I have been working for a couple of years off and on trying to get my ASUS T100TA 10″ tablet working with something other than Windows. With the introduction of Windows 10 and all its updates, the tablet became useless. I could not even boot into Windows because of various video errors. Each fix failed and only made me more frustrated.
I have tried to install Linux on it before, but have had no success. That is, until today. Here is a combination of the instructions from http://www.jfwhome.com/2016/01/04/latest-steps-to-install-ubuntu-on-the-asus-t100ta/ and my own experiences. Your mileage may vary.
Current status (updated 12/22/2017)
- Graphics: Working with accelerated (3D) graphics 8/10
- Wifi: Working well with stock Linux Mint with a couple of commands 10/10
- Touchscreen: Working out of the box (no multi-touch though) 10/10
- Sound: Working, minor configuration needed 9/10
- SD card reader: Working out of the box 10/10
- Battery monitoring: Working out of the box 10/10
- Tablet keys (Volume up/down etc): Working out of the box 10/10
- Power management (Suspend/resume): Not yet working reliably — following suspend, tablet keeps suspending. Shutdown/restart works fine though. 5/10
- Orientation sensor: Not functional 0/10
- Backlight & ambient light sensor: Able to manually adjust, but auto light sensor does not work. 5/10
- Touchpad: Working, no multi-touch yet 8/10
- Camera: Not yet working, but similar mt9m114 driver exists, playing to get it to recognize correct i2c ID 2/10
- Bluetooth: Works out of the box. 10/10
1. First steps: Preparing for the Linux Mint Install
Prepare a bootable USB stick, I used Linux Mint 18.3 Cinnamon i386 version. The XFCE version would have actually been better. Cinnamon crashes at first and runs in fallback mode.
Prepare the stick any way you like, but when done, create an EFI directory and inside it create a Boot directory. Place this bootloader (named bootia32.efi) inside the /EFI/Boot/ directory. This bootloader was compiled from source using the latest Grub2. If you don’t trust random downloaded files from the Internet (and you shouldn’t), you can find the instructions for building it yourself here.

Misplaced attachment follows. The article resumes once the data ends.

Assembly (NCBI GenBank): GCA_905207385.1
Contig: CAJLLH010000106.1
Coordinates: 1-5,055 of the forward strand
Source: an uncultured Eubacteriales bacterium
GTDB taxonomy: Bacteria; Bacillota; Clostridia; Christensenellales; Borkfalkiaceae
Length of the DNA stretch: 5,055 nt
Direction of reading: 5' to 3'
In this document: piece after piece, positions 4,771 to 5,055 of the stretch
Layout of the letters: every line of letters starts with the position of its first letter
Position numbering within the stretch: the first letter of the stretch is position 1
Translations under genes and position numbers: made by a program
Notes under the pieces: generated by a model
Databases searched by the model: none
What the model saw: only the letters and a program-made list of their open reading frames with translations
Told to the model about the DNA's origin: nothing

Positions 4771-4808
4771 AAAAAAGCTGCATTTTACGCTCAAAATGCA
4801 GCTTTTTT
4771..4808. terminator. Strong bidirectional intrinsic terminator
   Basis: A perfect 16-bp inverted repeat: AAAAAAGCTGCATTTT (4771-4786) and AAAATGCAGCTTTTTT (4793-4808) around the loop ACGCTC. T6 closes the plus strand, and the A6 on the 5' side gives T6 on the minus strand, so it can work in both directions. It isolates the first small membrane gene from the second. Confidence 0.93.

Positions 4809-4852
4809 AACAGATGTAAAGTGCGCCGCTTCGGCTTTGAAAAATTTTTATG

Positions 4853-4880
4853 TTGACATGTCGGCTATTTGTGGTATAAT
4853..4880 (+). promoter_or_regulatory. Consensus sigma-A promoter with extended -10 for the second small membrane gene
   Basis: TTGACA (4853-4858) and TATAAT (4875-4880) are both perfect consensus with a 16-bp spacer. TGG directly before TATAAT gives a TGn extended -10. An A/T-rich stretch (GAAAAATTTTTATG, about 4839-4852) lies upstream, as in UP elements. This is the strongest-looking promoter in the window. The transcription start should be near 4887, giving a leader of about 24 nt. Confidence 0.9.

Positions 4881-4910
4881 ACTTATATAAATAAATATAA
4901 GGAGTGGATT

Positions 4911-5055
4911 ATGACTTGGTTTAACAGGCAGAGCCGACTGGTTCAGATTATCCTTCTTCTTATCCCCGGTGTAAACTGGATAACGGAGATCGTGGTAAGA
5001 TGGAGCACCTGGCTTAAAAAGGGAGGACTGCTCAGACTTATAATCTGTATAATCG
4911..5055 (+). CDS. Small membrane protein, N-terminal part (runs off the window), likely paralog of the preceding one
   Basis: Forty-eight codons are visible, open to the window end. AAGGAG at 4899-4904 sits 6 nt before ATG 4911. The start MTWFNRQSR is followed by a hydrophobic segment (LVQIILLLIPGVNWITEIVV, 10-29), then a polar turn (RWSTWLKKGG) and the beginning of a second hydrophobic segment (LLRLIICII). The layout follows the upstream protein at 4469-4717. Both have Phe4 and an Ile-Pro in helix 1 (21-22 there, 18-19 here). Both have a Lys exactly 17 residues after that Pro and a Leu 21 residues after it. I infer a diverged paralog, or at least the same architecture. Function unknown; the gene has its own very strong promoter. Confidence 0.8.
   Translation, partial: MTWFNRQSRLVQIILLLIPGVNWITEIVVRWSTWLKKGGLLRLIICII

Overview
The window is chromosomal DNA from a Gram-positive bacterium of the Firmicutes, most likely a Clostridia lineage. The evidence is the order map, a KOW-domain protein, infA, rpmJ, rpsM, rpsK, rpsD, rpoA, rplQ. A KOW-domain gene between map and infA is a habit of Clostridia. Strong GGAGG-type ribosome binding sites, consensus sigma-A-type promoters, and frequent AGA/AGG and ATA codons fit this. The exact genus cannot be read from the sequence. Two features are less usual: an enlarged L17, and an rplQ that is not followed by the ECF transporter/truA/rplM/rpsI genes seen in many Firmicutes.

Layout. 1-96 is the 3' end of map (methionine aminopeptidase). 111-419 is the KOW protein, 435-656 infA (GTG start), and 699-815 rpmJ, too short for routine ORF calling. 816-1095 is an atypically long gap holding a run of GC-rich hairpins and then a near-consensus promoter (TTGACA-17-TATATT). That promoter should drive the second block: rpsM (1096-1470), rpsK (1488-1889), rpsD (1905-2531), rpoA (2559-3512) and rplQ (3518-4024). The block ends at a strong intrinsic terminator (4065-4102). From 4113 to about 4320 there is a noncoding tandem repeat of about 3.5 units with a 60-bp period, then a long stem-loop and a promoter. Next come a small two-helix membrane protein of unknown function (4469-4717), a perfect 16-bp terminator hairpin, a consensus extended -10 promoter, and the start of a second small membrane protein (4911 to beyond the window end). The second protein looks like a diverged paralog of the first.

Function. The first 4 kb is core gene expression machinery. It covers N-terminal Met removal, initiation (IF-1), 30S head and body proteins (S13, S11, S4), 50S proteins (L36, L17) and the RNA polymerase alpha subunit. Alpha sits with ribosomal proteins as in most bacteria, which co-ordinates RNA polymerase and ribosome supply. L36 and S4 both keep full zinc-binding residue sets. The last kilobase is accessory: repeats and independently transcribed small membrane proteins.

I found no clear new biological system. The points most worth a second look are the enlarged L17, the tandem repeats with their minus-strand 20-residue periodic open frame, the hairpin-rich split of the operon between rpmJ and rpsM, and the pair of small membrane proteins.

2. Booting the Live Image
As before, ensure SecureBoot is disabled and boot to the USB stick. This requires that you push the down volume button while pushing the power button. Hold them down until a blue box appears that list the USB thumbdrive as a boot option. Once the Grub menu pops up, select the Linux Mint 18.3 Live. Let it boot into the live install. (Cinnamon crashes, but works in fallback mode.)
3. The Linux Mint installer
In the installer, the partitioning scheme you choose is up to you — but letting Linux Mint install to the whole drive and make its own partitions worked fine. LVM makes things very difficult if you need to reinstall or if you want to install a different Linux version. I strongly suggest that you do not use LVM.
The installer might fail when installing the bootloader. That doesn’t matter — even if it didn’t fail, it wouldn’t work.
When the installer completes, reboot, leaving the USB stick in.
4. First boot
Linux Mint won’t boot yet. We’ll need to install the bootloader properly. So we’ll have to manually bootstrap Mint the first time.
Boot back to the Grub welcome screen on the USB stick. Hit ‘c’ to drop to a Grub command line.
You’ll need to provide Grub with the path to your kernel and initrd to boot. These are both in your /boot directory. First, the path to the kernel:
linux (hd1,gpt3)/boot/vmlinuz-4.10.0-38-generic root=/dev/mmcblk1p2
Here, (hd1, gpt3) refers to the third partition on the first disk (Partition numbering begins at 1 and disk numbering begins at 0). This will vary depending on how you installed and your T100 model. On my 32GB model, Grub assigns the USB stick as hd0 and the main internal flash as hd1. gpt3 is the third partition, but it will depend on how you installed (specifically, where /boot is). This is how Linux Mint does it if you let it auto assign the partition.